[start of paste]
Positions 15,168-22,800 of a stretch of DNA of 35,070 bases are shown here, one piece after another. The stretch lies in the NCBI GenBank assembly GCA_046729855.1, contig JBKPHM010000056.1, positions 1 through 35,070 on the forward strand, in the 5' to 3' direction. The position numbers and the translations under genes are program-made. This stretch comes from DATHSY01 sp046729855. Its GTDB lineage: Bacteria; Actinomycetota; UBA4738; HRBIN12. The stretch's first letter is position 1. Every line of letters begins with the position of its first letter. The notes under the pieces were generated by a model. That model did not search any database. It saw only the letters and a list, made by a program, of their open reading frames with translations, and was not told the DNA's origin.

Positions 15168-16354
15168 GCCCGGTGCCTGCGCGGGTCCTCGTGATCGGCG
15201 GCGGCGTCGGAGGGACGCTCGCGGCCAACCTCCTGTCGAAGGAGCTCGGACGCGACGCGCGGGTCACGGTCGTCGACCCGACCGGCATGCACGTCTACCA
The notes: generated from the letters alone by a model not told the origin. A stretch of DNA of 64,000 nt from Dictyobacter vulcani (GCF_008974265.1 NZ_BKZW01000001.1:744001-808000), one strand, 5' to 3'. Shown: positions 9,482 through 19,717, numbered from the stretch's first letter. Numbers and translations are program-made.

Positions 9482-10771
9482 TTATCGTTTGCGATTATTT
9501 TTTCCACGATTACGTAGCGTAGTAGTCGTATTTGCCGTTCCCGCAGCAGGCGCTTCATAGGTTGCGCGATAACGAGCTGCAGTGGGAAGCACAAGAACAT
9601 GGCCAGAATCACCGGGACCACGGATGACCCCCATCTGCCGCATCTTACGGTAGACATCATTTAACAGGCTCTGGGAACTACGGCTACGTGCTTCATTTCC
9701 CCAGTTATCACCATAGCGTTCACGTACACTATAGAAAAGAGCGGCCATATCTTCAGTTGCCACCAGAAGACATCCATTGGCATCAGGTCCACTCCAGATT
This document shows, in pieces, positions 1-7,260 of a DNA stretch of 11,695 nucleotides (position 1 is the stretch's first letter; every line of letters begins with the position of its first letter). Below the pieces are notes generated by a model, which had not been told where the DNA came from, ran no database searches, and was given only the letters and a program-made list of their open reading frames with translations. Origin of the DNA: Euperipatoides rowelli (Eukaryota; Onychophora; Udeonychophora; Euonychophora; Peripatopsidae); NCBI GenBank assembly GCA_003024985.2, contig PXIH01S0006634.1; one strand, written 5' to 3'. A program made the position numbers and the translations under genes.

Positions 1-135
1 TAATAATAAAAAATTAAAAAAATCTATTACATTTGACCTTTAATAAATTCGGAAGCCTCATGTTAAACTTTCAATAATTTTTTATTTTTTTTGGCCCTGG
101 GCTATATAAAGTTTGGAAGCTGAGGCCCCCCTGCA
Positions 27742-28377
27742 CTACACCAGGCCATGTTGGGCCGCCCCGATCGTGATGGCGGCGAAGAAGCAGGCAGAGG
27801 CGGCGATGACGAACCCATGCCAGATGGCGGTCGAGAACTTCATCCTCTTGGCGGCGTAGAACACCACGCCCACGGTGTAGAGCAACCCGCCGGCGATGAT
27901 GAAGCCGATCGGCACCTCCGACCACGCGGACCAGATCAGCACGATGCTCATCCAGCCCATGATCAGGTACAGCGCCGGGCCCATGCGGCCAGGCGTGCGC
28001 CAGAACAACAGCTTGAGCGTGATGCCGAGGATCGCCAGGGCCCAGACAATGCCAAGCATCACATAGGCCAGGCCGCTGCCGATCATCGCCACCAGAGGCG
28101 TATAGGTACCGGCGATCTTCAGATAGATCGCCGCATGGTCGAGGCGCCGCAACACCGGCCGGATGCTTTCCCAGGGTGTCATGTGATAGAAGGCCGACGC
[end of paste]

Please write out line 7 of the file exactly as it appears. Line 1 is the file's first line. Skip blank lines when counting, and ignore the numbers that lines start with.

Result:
9482 TTATCGTTTGCGATTATTT